Tuesday, February 22, 2005
Institutes are accused of much that’s wrong with Corporate Management today. This is the time of year when MBA students run not from classroom to classroom but from interview to interview as they try to get the high-paying job they expect their qualification to deliver.
It seems that the demand for MBAs’ is now strong again, after four decidedly weak years. The big eaters of MBA talent have regained their hiring appetite, says Ken Keeley, director of career opportunities at Carnegie Mellon’s Tepper School of Business in Pittsburgh.
At New York’s Stern School, close to Wall Street, the number of jobs offered to this year’s MBA class by beginning of this month was double that at the same stage in 2004. Better still, average starting salaries in investment banking for Stern graduates were — at $95,000 — up by $10,000.
The big eaters of MBA talent have regained their hiring appetite, says Ken Keeley, director of career opportunities at Carnegie Mellon’s Tepper School of Business in Pittsburgh. Harvard University lists the papers and books published by Michael Jenson and Michael Porter. The AACSB has a campaign to improve ethics education in business schools.
Ghoshal was just such an academic, a professor at London Business School until he died 11 months ago at the age of 55. He believed that the desire of business schools to make the study of business a science, a kind of physics, has led them increasingly to base their management theories on some of the more dismal assumptions and techniques developed by economists, particularly by Chicago School and its intellectual leader, Milton Friedman.
These include supposedly simplistic models of individual human behaviour (rational, self interested, utility-maximising homo economics) and of corporate behaviour (the notion that the goal of a firm should be to maximise shareholder value).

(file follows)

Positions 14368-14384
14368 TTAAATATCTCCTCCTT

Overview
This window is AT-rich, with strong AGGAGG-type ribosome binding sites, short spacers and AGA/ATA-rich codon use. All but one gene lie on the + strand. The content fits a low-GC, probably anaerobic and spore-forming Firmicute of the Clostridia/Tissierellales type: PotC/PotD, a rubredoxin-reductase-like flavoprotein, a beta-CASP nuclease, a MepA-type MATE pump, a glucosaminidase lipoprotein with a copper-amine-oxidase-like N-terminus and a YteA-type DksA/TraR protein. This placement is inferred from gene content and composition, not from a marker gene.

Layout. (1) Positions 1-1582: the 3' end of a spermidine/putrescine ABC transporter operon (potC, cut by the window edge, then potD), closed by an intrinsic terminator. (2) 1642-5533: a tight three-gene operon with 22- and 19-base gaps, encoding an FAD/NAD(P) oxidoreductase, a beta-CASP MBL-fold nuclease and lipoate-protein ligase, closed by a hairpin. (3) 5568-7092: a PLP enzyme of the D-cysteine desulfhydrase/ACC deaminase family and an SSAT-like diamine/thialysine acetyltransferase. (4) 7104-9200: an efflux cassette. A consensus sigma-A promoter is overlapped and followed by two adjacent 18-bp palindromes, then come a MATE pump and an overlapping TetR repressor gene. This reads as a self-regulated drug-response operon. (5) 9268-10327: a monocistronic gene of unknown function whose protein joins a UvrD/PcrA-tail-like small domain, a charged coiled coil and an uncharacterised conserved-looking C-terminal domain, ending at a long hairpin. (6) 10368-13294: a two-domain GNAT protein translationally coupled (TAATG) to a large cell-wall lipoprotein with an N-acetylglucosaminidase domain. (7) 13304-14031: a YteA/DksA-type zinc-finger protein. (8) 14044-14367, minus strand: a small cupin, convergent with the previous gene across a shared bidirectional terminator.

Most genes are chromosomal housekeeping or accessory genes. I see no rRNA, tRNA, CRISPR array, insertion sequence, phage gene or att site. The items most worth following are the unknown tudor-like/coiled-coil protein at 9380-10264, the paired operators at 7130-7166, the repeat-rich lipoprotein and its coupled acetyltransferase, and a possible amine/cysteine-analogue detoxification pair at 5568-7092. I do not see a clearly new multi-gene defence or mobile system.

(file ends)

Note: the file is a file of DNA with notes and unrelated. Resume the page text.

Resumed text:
Ghoshal’s article is critical of management theories associated with Harvard Business School professors: Michael Jensen, whose development of the agency theory has encouraged business schools to teach students that managers cannot be trusted to do their jobs; and Michael Porter, whose five-forces framework has been presented to suggest that companies must compete not only with their competitors but also with their suppliers, customers, employees and regulators. Business-school students learn that managers cannot be trusted — so when they become managers their behaviour is of the untrustworthy sort. Jeffrey Pfeffer of Stanford University’s Graduate School of Business, writes in the same journal that Ghoshal, if anything, understates potential downside to the inculcation and acceptance of economic language, assumptions, theory.
Many business schools reject these claims. While Enron was well stuffed with MBAs and led by Jeffrey Skilling, a man who liked it to be known that he was near the top of his Harvard Business School MBA class, the clutch of top executives currently on trial for corporate corruption are notable for their lack of business school qualifications.
This year’s class of MBAs is coming from more ethics-conscious schools and, is being hired by more ethics-conscious businesses than predecessors.